As a deep-tech startup company, which is working on a fundamental technology such as object manipulation, we confront several technological and operational challenges that limit our capacity to scale our solution:
The investment landscape is a huge impediment. CynLr is subject to what venture capitalists call the “India Discount,” in which investors have this assumption that an Indian company can only build solutions relevant for the India market. This assumption, however, ignores the fact that CynLr sources from over 400 suppliers in over 20 countries, resulting in input prices equivalent to those of US or European enterprises. It is critical to bridge this perceived gap and connect investor expectations with CynLr’s global requirements.
Furthermore, there is a gap between the investment ecosystem and the manufacturing industry. Most investors, including venture capitalists, associates, and analysts, have backgrounds in software or business, which limits their grasp of the complex difficulties confronting the manufacturing industry. So, every time we approach VCs, we have to prove our concept over and over again even in early development phases.
On the talent front, we find it hard to find the right people for the job. CynLr’s vision stack is built on a solid foundation of fundamental disciplines such as evolutionary biology, neuroscience, and physics. This involves hiring of employees with a solid basis in these domains, an understanding of the company’s complicated objectives, and the patience to handle long-term difficulties. However, such candidates are in short supply, resulting in an extraordinarily low selection rate despite receiving a large number of applications.
Nonetheless, we are predicting a shift in opinions as we continue to execute pilots with customers in the United States and EU region. We are also partnering up with academic institutions and R&D labs in Europe. CynLr’s machine vision stack is a foundational layer for vision-based automation We bring together the ecosystem to reach a universal solution. Some of the academic institutions we have engaged with so far include RSL, ETH Zurich, Karlsruhe University of Applied Sciences, HM Hochschule München University of Applied Sciences Munich and EPFL, Switzerland.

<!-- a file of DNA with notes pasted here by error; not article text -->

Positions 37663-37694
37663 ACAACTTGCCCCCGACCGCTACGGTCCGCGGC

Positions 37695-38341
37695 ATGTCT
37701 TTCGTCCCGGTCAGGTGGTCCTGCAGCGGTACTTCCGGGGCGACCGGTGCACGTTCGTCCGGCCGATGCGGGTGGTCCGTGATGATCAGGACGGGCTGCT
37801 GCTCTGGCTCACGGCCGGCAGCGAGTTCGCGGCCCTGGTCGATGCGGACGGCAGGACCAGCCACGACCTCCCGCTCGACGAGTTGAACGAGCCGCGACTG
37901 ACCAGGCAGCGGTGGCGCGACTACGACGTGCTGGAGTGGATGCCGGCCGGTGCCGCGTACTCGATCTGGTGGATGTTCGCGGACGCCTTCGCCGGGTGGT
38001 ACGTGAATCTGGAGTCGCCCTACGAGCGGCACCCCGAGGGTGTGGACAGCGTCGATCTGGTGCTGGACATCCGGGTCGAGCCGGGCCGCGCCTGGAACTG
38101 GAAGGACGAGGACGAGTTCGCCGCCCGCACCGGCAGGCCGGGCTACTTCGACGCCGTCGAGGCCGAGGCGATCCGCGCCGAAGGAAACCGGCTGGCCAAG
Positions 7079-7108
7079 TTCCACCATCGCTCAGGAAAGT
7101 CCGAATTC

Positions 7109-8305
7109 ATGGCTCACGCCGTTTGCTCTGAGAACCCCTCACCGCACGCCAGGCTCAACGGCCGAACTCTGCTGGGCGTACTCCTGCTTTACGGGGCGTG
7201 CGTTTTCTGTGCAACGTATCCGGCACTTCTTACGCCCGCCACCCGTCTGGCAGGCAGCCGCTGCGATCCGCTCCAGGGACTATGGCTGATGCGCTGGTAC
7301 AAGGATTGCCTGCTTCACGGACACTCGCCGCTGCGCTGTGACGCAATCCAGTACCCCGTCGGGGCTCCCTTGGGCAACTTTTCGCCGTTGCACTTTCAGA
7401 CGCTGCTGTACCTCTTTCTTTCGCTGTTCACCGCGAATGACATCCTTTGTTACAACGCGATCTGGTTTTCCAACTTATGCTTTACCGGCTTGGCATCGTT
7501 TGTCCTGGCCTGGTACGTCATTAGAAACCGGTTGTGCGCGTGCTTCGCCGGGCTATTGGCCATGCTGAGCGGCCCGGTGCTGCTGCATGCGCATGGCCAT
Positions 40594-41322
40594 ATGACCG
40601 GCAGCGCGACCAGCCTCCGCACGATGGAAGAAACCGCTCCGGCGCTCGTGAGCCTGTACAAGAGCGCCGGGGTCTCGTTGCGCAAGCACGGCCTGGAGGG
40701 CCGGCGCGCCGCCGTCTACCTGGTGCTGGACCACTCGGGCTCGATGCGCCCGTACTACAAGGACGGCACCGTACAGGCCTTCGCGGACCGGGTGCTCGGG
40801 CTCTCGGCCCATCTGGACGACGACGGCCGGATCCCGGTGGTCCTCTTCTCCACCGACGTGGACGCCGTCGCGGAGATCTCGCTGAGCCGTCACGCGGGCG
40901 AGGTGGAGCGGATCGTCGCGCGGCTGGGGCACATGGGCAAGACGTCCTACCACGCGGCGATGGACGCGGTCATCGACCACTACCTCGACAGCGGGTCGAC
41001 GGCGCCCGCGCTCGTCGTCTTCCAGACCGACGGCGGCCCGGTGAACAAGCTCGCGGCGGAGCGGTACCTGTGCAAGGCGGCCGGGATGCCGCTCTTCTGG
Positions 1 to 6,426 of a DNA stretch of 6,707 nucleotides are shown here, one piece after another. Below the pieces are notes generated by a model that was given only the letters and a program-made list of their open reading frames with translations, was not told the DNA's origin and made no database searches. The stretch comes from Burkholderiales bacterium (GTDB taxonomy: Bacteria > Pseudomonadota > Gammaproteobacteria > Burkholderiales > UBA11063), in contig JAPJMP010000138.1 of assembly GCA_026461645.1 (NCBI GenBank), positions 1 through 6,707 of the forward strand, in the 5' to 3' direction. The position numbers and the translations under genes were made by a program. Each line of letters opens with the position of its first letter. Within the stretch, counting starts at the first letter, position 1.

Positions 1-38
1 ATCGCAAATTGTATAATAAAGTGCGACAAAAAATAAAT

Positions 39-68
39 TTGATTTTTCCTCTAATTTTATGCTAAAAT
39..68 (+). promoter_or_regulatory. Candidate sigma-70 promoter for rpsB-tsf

5. Which industries are you servicing currently and where are your customers located?
We primarily target discrete manufacturing industries, including automotive, electronics, warehousing white goods, aerospace, and so on. Our visual intelligence technology enables customers to automate previously non-automatable operations, specifically focusing on tasks involving the placement and tightening of fasteners like bolts and screws.
The ability to direct robots in inserting bolts accurately, aligning them with screw holes, and ensuring proper tightening with minimal slippage has been an unsolved problem in automation. Considering that a substantial portion of manufacturing efforts—approximately 70%—is dedicated to manual fastening, our visual intelligence technology has the potential to significantly streamline and automate these processes.
While we are already working with leading OEM players in the European Union (EU) and the United States, we also have plans to further expand our business in India, to serve a broader market and potentially collaborate with more Indian manufacturers.
6. Could you please emphasise the importance of universal factories and how they would aid in simplifying factories and logistics in the manufacturing industry?
Universal factories will play a crucial role in simplifying factories and logistics in the manufacturing industry, and CynLr’s technology can contribute to achieving this vision. By creating universal factories, manufacturers can establish flexible and adaptable production environments that streamline operations, enhance efficiency, and optimize logistics.